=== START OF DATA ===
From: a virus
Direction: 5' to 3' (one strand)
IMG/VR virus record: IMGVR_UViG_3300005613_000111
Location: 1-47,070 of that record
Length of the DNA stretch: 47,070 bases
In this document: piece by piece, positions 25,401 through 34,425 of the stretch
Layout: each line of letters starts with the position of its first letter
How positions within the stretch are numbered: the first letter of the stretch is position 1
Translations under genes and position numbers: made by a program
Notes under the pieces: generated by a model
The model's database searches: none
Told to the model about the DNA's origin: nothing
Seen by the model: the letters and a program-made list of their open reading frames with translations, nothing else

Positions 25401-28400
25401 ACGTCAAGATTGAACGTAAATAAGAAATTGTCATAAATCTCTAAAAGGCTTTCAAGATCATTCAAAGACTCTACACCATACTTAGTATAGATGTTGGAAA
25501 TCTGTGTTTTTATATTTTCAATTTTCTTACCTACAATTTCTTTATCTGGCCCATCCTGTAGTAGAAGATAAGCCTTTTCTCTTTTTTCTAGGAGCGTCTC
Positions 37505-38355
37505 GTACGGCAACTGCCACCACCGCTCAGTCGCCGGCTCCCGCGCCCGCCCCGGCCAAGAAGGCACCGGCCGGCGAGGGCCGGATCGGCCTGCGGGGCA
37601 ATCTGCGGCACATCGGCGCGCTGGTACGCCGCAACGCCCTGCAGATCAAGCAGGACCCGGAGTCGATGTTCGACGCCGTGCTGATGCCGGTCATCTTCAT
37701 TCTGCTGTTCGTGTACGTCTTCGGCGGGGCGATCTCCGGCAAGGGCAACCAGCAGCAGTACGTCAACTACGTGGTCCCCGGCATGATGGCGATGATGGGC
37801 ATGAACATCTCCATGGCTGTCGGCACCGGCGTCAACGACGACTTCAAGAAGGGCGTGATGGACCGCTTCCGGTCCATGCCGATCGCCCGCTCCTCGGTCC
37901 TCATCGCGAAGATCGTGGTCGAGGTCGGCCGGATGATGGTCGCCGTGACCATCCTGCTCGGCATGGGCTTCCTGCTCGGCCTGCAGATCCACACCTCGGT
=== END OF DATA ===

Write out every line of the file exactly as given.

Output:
From: a virus
Direction: 5' to 3' (one strand)
IMG/VR virus record: IMGVR_UViG_3300005613_000111
Location: 1-47,070 of that record
Length of the DNA stretch: 47,070 bases
In this document: piece by piece, positions 25,401 through 34,425 of the stretch
Layout: each line of letters starts with the position of its first letter
How positions within the stretch are numbered: the first letter of the stretch is position 1
Translations under genes and position numbers: made by a program
Notes under the pieces: generated by a model
The model's database searches: none
Told to the model about the DNA's origin: nothing
Seen by the model: the letters and a program-made list of their open reading frames with translations, nothing else

Positions 25401-28400
25401 ACGTCAAGATTGAACGTAAATAAGAAATTGTCATAAATCTCTAAAAGGCTTTCAAGATCATTCAAAGACTCTACACCATACTTAGTATAGATGTTGGAAA
25501 TCTGTGTTTTTATATTTTCAATTTTCTTACCTACAATTTCTTTATCTGGCCCATCCTGTAGTAGAAGATAAGCCTTTTCTCTTTTTTCTAGGAGCGTCTC
Positions 37505-38355
37505 GTACGGCAACTGCCACCACCGCTCAGTCGCCGGCTCCCGCGCCCGCCCCGGCCAAGAAGGCACCGGCCGGCGAGGGCCGGATCGGCCTGCGGGGCA
37601 ATCTGCGGCACATCGGCGCGCTGGTACGCCGCAACGCCCTGCAGATCAAGCAGGACCCGGAGTCGATGTTCGACGCCGTGCTGATGCCGGTCATCTTCAT
37701 TCTGCTGTTCGTGTACGTCTTCGGCGGGGCGATCTCCGGCAAGGGCAACCAGCAGCAGTACGTCAACTACGTGGTCCCCGGCATGATGGCGATGATGGGC
37801 ATGAACATCTCCATGGCTGTCGGCACCGGCGTCAACGACGACTTCAAGAAGGGCGTGATGGACCGCTTCCGGTCCATGCCGATCGCCCGCTCCTCGGTCC
37901 TCATCGCGAAGATCGTGGTCGAGGTCGGCCGGATGATGGTCGCCGTGACCATCCTGCTCGGCATGGGCTTCCTGCTCGGCCTGCAGATCCACACCTCGGT